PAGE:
The Discomforting Compulsion of Making Comparisons in Your 30s

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It’s a strange feeling to walk into the million-dollar home of a close friend.

I’ve experienced this a few times, and I’m ashamed of my reaction. I notice with an almost greedy wonder the smooth hardwood floors, the fancy kitchen appliances, the comfortable dimensions of the space. I imagine having a dedicated office and a dining table with enough room for six or more people to sit around comfortably. If these all sound like innocuous enough observations, the emotions that accompanied them weren’t. Each time I’ve self-consciously choked out genuine expressions of awe because I struggled to be completely happy for my friends. I was jealous, and jealousy is voracious; it eats everything.

Socioeconomic status is something I’ve always been been attuned to. I attended a small private elementary and junior high school, where many students seemed to lead very different lives than I did: posher, with fancy addresses; buildings with doormen and freight elevators, in apartments that took up entire floors. Some had courtside season tickets to the Knicks, or held birthdays parties at amusement parks and invited our whole class.

I’m generalizing, of course, and I don’t want to misrepresent my own circumstances. I had everything I needed and more. I was at this same school, after all. I had loving parents and a home full of art supplies, music, pets. I got to go to summer camp and take trips abroad. But I lived in a not very nice apartment building with no doorman, we did our laundry at a laundromat, and our windows looked out at the walls of other buildings, not roofs and sky. In the rarified world of New York City private school, I felt several classes below most of my peers. I hated that I let that experience make me feel less than. But there it is: I focused on the people who had more.

This feeling lessened somewhat when I reached my teenage years. I attended a public high school in Queens, one of the most diverse places on earth, and my classmates came from all kinds of families. There were still obvious socioeconomic differences (did you have a pager or didn’t you?), but in the big scrum of kids these little details felt less intrusive, less present. By college, at an Ivy League school, the wealth was back, but more hidden. It was no longer cool to flaunt privilege or disclose whether and how much of your education was being paid for. Everyone was playing at being adults, whether it was true or not. We all behaved like we didn’t have much money, which is just a way of saying that it was easier to ignore. Many of us entered our adulthoods in the same spirit, with crummy apartments and budget-conscious habits. Our circumstances were never identical on paper, but there was a shared sense of trying to make it on our own.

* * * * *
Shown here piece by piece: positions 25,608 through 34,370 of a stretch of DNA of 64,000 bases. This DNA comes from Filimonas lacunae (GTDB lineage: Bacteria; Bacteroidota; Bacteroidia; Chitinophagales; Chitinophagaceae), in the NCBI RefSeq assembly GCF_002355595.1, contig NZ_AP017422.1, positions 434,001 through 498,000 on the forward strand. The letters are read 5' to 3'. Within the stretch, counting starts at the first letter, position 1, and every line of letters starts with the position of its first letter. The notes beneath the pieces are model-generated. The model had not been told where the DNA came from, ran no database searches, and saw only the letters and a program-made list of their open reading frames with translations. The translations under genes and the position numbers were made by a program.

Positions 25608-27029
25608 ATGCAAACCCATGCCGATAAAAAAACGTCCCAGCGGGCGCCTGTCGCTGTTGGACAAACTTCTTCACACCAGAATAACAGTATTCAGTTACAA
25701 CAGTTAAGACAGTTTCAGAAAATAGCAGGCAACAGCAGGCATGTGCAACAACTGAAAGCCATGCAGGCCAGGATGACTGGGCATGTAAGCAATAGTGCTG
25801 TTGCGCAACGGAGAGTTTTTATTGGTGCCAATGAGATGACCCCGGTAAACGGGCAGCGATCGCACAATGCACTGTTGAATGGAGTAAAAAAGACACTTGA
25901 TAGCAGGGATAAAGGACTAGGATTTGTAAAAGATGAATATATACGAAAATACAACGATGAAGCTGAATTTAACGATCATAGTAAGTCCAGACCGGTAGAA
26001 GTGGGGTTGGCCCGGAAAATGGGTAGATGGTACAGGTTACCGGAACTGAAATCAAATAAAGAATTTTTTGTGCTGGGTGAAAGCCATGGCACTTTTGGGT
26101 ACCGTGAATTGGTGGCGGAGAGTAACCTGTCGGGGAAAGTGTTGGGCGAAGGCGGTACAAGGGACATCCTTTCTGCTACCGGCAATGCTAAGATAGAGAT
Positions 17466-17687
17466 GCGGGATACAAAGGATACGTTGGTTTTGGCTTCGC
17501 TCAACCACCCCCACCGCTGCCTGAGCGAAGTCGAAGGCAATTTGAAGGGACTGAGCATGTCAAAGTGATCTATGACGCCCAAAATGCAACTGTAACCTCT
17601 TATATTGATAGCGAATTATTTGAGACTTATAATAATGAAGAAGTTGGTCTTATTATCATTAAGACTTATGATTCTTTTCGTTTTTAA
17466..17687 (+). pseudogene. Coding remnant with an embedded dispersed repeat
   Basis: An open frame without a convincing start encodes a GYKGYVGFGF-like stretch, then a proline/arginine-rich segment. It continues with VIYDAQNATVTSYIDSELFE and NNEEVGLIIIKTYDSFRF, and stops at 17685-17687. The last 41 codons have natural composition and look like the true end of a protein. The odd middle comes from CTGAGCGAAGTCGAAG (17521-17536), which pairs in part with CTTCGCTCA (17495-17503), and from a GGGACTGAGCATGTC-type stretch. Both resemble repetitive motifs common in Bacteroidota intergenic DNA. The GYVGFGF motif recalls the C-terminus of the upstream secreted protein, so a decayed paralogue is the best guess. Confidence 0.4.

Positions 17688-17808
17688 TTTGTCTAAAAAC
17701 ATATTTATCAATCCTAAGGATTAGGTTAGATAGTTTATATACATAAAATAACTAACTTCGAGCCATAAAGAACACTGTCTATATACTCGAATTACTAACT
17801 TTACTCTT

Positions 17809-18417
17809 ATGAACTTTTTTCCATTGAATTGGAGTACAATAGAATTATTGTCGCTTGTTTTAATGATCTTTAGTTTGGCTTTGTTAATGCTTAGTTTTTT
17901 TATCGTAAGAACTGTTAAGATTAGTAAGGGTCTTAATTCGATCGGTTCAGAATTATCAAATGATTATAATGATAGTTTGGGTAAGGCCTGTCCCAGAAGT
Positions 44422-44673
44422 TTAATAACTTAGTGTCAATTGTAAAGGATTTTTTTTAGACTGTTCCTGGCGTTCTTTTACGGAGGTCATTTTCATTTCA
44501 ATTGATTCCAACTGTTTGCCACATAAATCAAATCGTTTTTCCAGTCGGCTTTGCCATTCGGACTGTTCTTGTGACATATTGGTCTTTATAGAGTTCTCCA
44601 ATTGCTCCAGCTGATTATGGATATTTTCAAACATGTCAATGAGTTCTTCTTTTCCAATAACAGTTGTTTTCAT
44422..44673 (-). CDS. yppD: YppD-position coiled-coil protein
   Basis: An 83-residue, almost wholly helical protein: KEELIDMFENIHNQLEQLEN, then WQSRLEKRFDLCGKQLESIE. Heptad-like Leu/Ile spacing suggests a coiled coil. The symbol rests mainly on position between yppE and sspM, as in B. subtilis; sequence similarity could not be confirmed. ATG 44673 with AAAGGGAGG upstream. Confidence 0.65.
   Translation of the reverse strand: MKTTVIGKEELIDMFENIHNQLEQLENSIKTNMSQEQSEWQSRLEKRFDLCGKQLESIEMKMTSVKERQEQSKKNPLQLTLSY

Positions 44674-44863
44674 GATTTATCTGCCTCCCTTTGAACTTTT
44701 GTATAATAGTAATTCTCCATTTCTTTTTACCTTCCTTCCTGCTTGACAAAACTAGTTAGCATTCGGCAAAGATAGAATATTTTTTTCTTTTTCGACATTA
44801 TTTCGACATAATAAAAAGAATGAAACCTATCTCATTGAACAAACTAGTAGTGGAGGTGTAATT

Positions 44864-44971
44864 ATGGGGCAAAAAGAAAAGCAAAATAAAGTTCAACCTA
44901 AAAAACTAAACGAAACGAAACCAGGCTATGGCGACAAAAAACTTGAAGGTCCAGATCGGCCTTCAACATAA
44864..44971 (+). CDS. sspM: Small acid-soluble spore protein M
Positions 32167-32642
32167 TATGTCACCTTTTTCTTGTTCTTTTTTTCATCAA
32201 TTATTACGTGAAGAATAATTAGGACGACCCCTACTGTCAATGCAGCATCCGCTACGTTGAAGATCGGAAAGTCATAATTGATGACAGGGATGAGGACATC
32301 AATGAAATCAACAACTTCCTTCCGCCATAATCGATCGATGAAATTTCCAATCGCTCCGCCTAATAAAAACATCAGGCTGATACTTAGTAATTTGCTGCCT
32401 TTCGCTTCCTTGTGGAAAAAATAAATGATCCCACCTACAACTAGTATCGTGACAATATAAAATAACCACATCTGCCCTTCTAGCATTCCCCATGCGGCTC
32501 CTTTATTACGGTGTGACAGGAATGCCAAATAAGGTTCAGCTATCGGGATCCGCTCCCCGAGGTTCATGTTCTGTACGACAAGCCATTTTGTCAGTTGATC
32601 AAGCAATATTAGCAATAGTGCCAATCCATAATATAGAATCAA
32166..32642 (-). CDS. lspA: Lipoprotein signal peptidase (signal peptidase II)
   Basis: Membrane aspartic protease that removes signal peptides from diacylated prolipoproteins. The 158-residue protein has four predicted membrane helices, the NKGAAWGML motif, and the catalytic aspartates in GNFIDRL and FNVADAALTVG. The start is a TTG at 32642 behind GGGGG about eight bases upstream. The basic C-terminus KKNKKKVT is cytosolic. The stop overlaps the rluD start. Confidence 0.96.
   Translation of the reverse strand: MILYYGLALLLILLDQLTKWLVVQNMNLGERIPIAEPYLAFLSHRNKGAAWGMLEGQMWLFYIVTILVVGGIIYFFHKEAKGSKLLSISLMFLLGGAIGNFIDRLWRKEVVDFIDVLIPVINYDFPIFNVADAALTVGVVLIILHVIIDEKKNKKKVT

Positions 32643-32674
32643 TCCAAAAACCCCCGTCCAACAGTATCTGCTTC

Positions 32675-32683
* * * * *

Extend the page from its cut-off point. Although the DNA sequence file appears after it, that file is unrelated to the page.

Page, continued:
I’m now in my early 30s, and suddenly, my friends and peers and I are experiencing the accumulation of 10 years of decisions about what jobs to take, whether to go to graduate school, where to live, how many roommates to have, and whether to stay single or marry. Some always had family money, some have married into wealth. Some have built up savings as a result of hard work, help from family, smart financial decisions, or some combination thereof. Some are still paying off debt from grad school, college, or credit cards.

We have already made some of the decisions that are defining what kind of lives we can lead, and the sum of these choices is expressing itself again, now as adults, and in big ways. Some people are buying beautiful apartments in expensive cities and starting to have kids. Others are deep into careers where they don’t—and won’t ever—make a lot of money. The lifestyle differentiation invites uncomfortable comparison. Am I making enough? What is enough? Am I where I thought I’d be?

At my five year college reunion, one woman wore a shirt printed with a “life checklist” similar to this one. The items on it were very standard, very expected: advanced degree, husband, house, kid. I found the shirt ridiculous, initially from an outsized sense of defensiveness: Those were not the things that mattered to me (never mind that I also didn’t have any of them). I still think it’s obnoxious, but I also recognize how unapologetically it presented the private comparisons that I think we all engage in. That checklist is the opposite of my beliefs about building satisfaction and contentment, but the desire for socially recognized status symbols is real and universal. The secret equation of how we attain them, the dark arts of family money, salary, spending habits, and debt, is less clear. The shirt was easier to brush off at 27 than it is at 32.

 

Leda Marritz lives in San Francisco. You can read more of her writing at smallanswers.us.

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